The highly active nature of strategic bond fund managers is once again highlighted by their results in 2023. While the average fund in the sector delivered a return of 7.8%**, there were very different outcomes depending on the investment positioning of the fund. At the top, Man GLG Dynamic Income stood out with a 24.9% return, more than 11% ahead of its nearest rival, the M&G Optimal Income fund, managed by Richard Woolnough, which returned 13.5%**.

In hindsight, the opportunity was to take greater risk within the asset class – with managers spotting value within the corporate bond and high yield segments.

The Investment Association Sterling High Yield, Corporate Bonds, Strategic Bonds and Global Emerging Market Bonds were the top four performing sectors in 2023****.

The environment facing investors at the start of 2024 appears very different. Inflation has more than halved, yet growth has remained resilient. This is particularly true in the US, where the jobs market and consumer confidence has continued to power the economy forward. The long-awaited recession has yet to materialise, but the Federal Reserve is forecasting rate cuts in the year ahead. Inflation continues to drop, although this is unlikely to continue to go in a straight line from here.

This should be a benign environment for government bonds, particularly at the longer-duration end where there is more sensitivity to rate cuts. There are caveats, however: a revival in inflation is still plausible, and the level of debt held by developed market governments is still a risk if buyers start to question their credit-worthiness.

However, it is difficult to see corporate bonds repeating their 2023 success. Spreads over government bonds are low, and leave little margin for error should the economic outcome be worse than is currently expected. Managers are treading carefully, and are generally avoiding the higher-risk end of the corporate credit spectrum, where distress is likely to be felt more acutely. But the ability to switch direction quickly will be essential - giving strategic bond fund managers the ability to tap into their greater investment powers.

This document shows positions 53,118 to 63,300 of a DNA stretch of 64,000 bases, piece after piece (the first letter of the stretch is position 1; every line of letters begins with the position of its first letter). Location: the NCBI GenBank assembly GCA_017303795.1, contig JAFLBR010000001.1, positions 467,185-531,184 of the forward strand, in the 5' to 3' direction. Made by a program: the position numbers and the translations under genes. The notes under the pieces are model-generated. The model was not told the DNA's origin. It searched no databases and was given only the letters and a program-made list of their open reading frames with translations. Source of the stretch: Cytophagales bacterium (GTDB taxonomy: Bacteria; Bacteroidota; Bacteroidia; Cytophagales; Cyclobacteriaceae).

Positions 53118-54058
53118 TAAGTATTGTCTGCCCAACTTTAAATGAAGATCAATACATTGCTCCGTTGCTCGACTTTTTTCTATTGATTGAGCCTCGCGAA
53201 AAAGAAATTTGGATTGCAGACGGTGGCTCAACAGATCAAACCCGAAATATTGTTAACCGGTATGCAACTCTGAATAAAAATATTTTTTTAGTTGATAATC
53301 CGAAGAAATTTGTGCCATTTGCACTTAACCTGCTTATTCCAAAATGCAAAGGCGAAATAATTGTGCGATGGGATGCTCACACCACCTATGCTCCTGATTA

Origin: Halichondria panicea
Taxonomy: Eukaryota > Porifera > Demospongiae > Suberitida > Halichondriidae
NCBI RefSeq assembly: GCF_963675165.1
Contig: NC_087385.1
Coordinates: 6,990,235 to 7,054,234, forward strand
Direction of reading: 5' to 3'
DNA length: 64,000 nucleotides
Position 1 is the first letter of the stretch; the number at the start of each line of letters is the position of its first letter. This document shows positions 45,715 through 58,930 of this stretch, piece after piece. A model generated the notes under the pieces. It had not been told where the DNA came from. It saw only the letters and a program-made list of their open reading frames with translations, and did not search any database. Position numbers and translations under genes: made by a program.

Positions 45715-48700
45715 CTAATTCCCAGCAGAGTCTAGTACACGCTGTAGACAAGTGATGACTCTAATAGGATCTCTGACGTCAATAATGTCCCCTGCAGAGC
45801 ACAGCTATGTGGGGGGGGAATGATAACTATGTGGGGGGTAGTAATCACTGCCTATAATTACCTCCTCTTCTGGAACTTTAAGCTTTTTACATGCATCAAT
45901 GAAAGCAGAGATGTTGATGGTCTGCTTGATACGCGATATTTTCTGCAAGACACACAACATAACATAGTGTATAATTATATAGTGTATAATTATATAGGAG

Funds worth considering include the likes of the Invesco Tactical Bond, which leverages off the whole fixed income team at Invesco, and the Aegon Strategic Bond fund, a global fund that can change its positioning very quickly when necessary. The managers combine longer-term strategic positions with short-term ideas. 

An alternate option might be the Premier Miton Strategic Monthly Income Bond, which, as the name suggests, aims to provide investors with a steady monthly income while minimising volatility and providing a better risk-adjusted income compared with both bond funds and equity income options. The fund currently has a yield of 6.07%^.

*Source: The Investment Association – November 2023
**Source: FE Analytics, as at 24 January 2024
***Source: FE Analytics, figures in pounds sterling for the Investment Association Sterling Strategic Bond sector, figures from 22 January 2019 to 22 January 2024
****Source: FE Analytics, total returns in sterling, 2 January 2023 to 29 December 2023
^Source: Provider factsheet at 30 November 2023

Past performance is not a reliable guide to future returns. You may not get back the amount originally invested, and tax rules can change over time. The views expressed are those of the author and fund managers and do not constitute financial advice.

Published on 01/02/2024